Alternatively, if you are looking for deals on specific brands, you can search for their coupons from the page. So if you've had your eye on the Homall S-Racer gaming chair, you’ll find there's currently a coupon that saves you 5 percent, thanks to a simple search.

To discover all the deals you have been missing out on, head over to the Amazon Coupons page.

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Larry David Shared His Favorite Episode of Seinfeld

Larry David at the Tribeca Film Festival in 2009.
Larry David at the Tribeca Film Festival in 2009.
David Shankbone, Wikimedia Commons // CC BY 3.0

Last week, Seth Meyers hosted a virtual Seinfeld reunion with Larry David, Julia Louis-Dreyfus, and Jason Alexander to benefit Texas Democrats. Amid all the other reminiscing, the sitcom veterans got to talking about their favorite episodes of the show.

Louis-Dreyfus answered with “The Soup Nazi,” in which her character Elaine inadvertently causes the greatest (and most high-strung) soup chef in town to shut down his shop. For Alexander, it was “The Marine Biologist,” where his character George masquerades as a marine biologist on a date and ends up rescuing a beached whale.

Larry David’s response, “The Contest,” generated almost as much conversation as the episode itself did when it aired during season 4. In it, the show’s four main characters compete to see who can abstain from self-pleasure the longest, proving themselves to be the “master of their domain.” Though the actors managed to skirt around the word masturbation for the entire episode, the concept was still pretty provocative for network television.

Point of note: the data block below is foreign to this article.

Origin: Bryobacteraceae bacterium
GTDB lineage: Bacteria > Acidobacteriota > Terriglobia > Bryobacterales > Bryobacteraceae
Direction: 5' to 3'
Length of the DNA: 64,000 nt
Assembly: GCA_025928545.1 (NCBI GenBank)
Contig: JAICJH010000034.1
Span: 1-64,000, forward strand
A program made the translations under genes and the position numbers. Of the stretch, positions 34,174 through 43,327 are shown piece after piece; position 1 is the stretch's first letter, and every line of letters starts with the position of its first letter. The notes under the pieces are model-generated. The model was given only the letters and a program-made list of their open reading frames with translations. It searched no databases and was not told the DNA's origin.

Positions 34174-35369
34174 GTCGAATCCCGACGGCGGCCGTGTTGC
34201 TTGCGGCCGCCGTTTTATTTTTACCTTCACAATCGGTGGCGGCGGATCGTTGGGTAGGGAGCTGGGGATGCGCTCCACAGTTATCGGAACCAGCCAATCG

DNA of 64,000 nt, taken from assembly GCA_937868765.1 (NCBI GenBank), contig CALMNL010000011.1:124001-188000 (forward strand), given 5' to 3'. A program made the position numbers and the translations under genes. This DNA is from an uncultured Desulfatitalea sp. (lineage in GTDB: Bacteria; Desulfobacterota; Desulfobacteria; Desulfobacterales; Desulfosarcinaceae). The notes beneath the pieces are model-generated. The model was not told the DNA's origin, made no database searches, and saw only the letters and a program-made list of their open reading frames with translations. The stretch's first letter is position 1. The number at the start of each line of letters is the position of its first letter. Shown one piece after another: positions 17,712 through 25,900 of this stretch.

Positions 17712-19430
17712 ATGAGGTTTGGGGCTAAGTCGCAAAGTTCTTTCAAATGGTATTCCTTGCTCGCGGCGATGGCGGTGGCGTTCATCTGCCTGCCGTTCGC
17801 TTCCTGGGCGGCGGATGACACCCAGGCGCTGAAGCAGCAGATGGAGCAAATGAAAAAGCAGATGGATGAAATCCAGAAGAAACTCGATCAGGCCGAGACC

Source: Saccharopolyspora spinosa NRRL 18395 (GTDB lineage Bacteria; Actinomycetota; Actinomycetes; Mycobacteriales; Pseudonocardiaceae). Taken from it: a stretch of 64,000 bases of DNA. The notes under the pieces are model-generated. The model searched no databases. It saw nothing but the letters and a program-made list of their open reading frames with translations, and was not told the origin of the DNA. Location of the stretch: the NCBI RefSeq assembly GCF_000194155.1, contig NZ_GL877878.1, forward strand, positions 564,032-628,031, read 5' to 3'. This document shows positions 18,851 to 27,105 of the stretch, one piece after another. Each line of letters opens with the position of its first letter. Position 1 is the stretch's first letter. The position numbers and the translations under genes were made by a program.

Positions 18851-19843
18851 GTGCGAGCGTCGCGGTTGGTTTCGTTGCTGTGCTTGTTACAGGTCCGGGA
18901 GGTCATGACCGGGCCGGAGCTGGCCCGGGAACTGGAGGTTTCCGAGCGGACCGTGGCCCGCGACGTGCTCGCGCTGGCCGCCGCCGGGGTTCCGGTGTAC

“This one, I didn’t even put on the board because I didn’t want them asking. I just wanted them to come and see the read-through,” David said, as InsideHook reports. “[When they did] I had worked myself up into a lather because the read-through really went great. I was watching [the network executives] and I couldn’t tell how much they liked it. But I was ready to pack the whole thing in if they didn’t let us do this show: ‘I’m quitting. I’m quitting. I’m gonna quit.’ Fortunately, they didn’t say a word. I was shocked.”

According to The Hollywood Reporter, Louis-Dreyfus’s trepidation about the episode lasted through the shoot. “When we were making this episode, I was convinced we were going to be shut down. I was convinced that the network was going to come in and say, ‘This is not going to work out,’” she said. Needless to say, they never did, and Louis-Dreyfus now looks back on Elaine’s participation in the contest as “a very important cultural moment for women.”

David went on to explain that “The Contest” not only helped popularize Seinfeld among viewers, but it also helped its creators carry more clout in the industry. “That show changed something about how we were perceived in television land,” he said. “It really catapulted us to another place. It moved us to another level, I think.”

[h/t InsideHook]